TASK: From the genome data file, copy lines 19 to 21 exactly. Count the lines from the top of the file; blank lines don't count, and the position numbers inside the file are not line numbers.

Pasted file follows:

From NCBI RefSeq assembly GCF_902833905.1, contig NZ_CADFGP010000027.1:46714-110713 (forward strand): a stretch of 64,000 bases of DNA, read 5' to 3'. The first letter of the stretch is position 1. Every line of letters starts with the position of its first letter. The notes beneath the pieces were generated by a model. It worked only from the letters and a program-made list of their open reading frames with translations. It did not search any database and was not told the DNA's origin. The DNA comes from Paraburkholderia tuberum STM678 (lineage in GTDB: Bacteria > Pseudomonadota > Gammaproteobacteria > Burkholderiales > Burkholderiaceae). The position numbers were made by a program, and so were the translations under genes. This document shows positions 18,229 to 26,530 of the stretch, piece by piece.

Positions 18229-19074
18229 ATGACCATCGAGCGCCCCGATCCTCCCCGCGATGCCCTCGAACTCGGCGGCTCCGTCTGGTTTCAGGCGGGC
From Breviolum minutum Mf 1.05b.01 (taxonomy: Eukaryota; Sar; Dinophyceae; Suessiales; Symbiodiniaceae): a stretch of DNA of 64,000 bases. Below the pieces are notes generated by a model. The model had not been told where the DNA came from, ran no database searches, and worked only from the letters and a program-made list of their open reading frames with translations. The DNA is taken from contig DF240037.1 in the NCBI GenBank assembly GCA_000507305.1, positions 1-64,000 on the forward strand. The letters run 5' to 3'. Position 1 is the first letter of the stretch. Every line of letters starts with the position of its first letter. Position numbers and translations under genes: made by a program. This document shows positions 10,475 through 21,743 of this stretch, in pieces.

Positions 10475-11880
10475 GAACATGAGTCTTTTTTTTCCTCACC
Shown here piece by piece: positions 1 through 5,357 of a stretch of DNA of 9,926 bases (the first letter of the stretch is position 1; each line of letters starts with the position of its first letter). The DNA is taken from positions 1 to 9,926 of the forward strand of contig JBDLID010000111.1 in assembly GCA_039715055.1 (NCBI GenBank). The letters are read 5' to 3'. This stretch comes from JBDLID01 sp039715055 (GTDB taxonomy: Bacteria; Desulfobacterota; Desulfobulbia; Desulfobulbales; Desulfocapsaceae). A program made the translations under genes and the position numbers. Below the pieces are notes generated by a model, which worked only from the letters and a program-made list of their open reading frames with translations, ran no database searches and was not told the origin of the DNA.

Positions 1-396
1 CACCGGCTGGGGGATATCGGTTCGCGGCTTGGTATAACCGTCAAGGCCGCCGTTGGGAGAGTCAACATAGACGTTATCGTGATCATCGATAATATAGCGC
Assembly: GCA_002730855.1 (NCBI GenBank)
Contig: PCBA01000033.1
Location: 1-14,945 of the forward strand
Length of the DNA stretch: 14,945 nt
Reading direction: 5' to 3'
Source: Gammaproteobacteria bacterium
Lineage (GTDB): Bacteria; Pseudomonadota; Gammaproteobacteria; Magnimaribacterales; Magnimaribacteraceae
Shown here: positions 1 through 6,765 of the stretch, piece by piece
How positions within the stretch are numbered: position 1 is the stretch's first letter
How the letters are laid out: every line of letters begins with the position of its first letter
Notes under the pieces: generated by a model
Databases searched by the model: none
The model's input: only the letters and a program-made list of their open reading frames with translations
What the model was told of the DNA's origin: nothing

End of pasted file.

How the letters are laid out: every line of letters begins with the position of its first letter
Notes under the pieces: generated by a model
Databases searched by the model: none